What type of behavior do human beings choose to do, why they do what they are doing and what will be the consequences of those actions – this is in essence to be seen whilst undertaking a study of the Qur’an.

We will find utility in the Qur’an upon relating its narratives within our own self and in our own lives, to weigh truthfulness in its descriptions, for this is the very purpose for its revelation.

The Qur’an is Also Critical of Some Muslims, Does it Make it An Islamophobic Text?

Those who claim that Islam’s holy book is prejudiced against people of Jewish origin overlook the fact that the book also contains negative references about certain type of Muslims.

It is critical of those who visit Mosques yet are devoid of guidance (see 9:19), it is also speaking against those Muslims who although have the Qur’an in their homes, yet remain heedless to its application (25:30) and also those Muslims who although perform the daily prayers five times a day, yet are heedless of its true spirit (107:4-7).

Does this mean that each and every person who goes for Salat (the Muslim prayer in the Mosque) or has a Qur’an in his home is in the line of fire? Or that God is condemning people of Arab, or Turkish origin? Certainly not, to say that because the Qur’an is against the behavior and practice of those who apply the label of Muslim on themselves, therefore it is anti-Muslim is to demonstrate one’s own narrow mindedness about the subject.

Such critics repeatedly retort about negative references for Jews in the Qur’an, but are silent about the exact behaviour that makes individuals deplorable within the text.

Pointing to behavior or being critical of religious beliefs of anyone does not mean being racist or anti Semitic. Racism is specific to the ethnicity of an individual, and ethnicity is unchangeable, while beliefs and behaviours on the other hand can be modified.

Qur’anic teachings are aimed at the beliefs and actions of people and are never concerned with their ethnicity. The problem is that due to cultural programming when people come across citations from the Qur’an they think that probably it is speaking about the behavior of Saudis when it speaks of believers or Americans when it talks of unbelievers.

That is not at all the case. What the Qur’an discusses is behavior and actions – conduct – good and bad, and not tribes or nations.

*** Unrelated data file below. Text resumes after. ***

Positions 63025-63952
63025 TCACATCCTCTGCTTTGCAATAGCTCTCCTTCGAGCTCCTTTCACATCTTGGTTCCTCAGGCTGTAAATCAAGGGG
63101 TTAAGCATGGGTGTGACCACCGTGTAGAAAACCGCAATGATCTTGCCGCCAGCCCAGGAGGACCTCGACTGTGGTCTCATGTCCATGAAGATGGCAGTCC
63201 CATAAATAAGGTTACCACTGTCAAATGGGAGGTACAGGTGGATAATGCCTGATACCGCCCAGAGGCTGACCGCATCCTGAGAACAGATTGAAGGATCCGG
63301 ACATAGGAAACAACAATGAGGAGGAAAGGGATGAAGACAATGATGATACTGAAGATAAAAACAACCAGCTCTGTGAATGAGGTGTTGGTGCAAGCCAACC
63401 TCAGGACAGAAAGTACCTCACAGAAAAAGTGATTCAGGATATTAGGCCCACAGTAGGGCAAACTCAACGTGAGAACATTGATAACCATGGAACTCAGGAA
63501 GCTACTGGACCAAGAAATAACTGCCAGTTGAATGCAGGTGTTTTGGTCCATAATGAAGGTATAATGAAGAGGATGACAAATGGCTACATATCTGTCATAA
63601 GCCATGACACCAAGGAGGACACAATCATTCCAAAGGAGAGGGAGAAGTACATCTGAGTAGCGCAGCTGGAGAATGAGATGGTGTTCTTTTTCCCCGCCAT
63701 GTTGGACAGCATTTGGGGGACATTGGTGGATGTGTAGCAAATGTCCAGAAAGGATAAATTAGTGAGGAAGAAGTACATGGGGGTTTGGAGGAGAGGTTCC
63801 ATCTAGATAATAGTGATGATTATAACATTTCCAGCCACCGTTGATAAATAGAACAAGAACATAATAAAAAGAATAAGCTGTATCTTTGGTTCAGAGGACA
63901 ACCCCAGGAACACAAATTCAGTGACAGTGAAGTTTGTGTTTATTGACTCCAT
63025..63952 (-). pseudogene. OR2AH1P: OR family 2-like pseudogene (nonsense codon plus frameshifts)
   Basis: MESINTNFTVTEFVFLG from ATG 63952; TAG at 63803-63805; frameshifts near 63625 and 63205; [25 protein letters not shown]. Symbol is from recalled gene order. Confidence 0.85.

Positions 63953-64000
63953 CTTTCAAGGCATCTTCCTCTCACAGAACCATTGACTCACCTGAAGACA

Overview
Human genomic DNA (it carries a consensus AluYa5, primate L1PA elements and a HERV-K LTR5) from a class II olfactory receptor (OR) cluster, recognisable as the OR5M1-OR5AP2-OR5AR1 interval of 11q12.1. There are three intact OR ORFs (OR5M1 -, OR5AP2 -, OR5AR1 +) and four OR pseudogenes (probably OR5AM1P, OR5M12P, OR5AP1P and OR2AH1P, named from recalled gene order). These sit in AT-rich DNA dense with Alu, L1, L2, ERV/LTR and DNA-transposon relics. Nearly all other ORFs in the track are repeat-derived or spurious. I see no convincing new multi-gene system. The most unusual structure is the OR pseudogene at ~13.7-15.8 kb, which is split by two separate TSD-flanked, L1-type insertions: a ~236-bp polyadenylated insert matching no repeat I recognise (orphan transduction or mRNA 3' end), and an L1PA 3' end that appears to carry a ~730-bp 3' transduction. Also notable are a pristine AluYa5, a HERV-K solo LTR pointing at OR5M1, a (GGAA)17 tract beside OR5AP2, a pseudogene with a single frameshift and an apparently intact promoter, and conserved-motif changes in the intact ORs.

If a person born in a particular country has that behavior within himself, which the Qur’an condemns then he is in the line of fire – as is a sinner dwelling in any other part of the world for that matter, and is not saved just because he carries a certain label or adheres to a particular dogma or creed or belongs to a nationality.

He is condemned because of his actions, and nothing else. That a person, on account of actions will be recompensed, is the central theme of the Qur’an:

“On that day men shall come forth in sundry bodies that they may be shown their works.” “So. he who has done an atom’s weight of good shall see it.” “And he who has done an atom’s weight of evil shall see it.” (99:6-8)

In worldly terms, a man may style himself as a very pious Muslim, but if he has the behavior and personality in his character that is representative of the people that the Qur’an terms as Yahood, and displays such character traits in life, then he is merely deceiving himself that he is a Muslim – his actions show who he really is.

Our actions denote the personality types we are, and not how we may wish to style ourselves. Mr Smith, the habitual thief is not really Mr Smith, but in reality he is Mr Thief, because his actions show his real identity.

Similarly, when the Qur’an speaks of Yahood, then it is talking about people who possess the character traits of Yahood and not necessarily somebody of Jewish lineage, who may or may not have those characteristics. The law of God is equally applicable on all. Goodness, whether done by any person – of any belief or identity whatsoever will be rewarded – while wrongdoing, done by any individuals of any colour, creed or caste will be chastised. Our actions are our true identities.

In Conclusion

We have clearly seen that the Qur’an does not support the view that any one race or ethnic group is superior or inferior to another. This being the case, people of Jewish ethnicity are not the target for Qur’anic reprimands, but only people who have the Yahoodi behavior and traits that it is critical of, and such behavior can be manifested in a person belonging to any racial group, tribe or nationality and is not solely present in people of Semitic origin.